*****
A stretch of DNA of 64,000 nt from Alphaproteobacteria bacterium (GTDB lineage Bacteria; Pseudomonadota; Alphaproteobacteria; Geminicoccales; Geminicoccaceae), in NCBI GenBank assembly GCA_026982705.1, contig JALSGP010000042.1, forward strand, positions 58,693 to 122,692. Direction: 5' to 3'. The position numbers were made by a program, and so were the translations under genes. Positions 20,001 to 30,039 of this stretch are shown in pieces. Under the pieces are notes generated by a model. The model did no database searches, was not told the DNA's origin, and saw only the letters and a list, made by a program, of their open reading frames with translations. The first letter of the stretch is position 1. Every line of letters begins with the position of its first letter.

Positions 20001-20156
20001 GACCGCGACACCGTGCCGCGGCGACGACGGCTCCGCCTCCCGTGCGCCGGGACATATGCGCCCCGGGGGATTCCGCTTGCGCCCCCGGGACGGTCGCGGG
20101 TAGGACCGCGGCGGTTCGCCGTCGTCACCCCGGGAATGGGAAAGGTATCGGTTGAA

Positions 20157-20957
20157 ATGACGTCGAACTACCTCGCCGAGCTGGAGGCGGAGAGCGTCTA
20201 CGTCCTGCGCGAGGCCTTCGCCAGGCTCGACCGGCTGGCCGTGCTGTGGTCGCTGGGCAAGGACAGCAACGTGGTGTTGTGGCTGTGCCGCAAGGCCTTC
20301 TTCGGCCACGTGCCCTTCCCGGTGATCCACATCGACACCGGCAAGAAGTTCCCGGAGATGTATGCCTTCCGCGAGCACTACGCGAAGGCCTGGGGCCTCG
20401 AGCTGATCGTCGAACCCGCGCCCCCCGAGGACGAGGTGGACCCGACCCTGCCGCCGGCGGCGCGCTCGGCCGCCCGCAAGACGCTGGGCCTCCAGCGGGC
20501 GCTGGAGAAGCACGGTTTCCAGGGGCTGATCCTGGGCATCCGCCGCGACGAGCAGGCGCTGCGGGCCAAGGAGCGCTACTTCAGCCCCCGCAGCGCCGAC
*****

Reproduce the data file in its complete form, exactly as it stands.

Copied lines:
A stretch of DNA of 64,000 nt from Alphaproteobacteria bacterium (GTDB lineage Bacteria; Pseudomonadota; Alphaproteobacteria; Geminicoccales; Geminicoccaceae), in NCBI GenBank assembly GCA_026982705.1, contig JALSGP010000042.1, forward strand, positions 58,693 to 122,692. Direction: 5' to 3'. The position numbers were made by a program, and so were the translations under genes. Positions 20,001 to 30,039 of this stretch are shown in pieces. Under the pieces are notes generated by a model. The model did no database searches, was not told the DNA's origin, and saw only the letters and a list, made by a program, of their open reading frames with translations. The first letter of the stretch is position 1. Every line of letters begins with the position of its first letter.

Positions 20001-20156
20001 GACCGCGACACCGTGCCGCGGCGACGACGGCTCCGCCTCCCGTGCGCCGGGACATATGCGCCCCGGGGGATTCCGCTTGCGCCCCCGGGACGGTCGCGGG
20101 TAGGACCGCGGCGGTTCGCCGTCGTCACCCCGGGAATGGGAAAGGTATCGGTTGAA

Positions 20157-20957
20157 ATGACGTCGAACTACCTCGCCGAGCTGGAGGCGGAGAGCGTCTA
20201 CGTCCTGCGCGAGGCCTTCGCCAGGCTCGACCGGCTGGCCGTGCTGTGGTCGCTGGGCAAGGACAGCAACGTGGTGTTGTGGCTGTGCCGCAAGGCCTTC
20301 TTCGGCCACGTGCCCTTCCCGGTGATCCACATCGACACCGGCAAGAAGTTCCCGGAGATGTATGCCTTCCGCGAGCACTACGCGAAGGCCTGGGGCCTCG
20401 AGCTGATCGTCGAACCCGCGCCCCCCGAGGACGAGGTGGACCCGACCCTGCCGCCGGCGGCGCGCTCGGCCGCCCGCAAGACGCTGGGCCTCCAGCGGGC
20501 GCTGGAGAAGCACGGTTTCCAGGGGCTGATCCTGGGCATCCGCCGCGACGAGCAGGCGCTGCGGGCCAAGGAGCGCTACTTCAGCCCCCGCAGCGCCGAC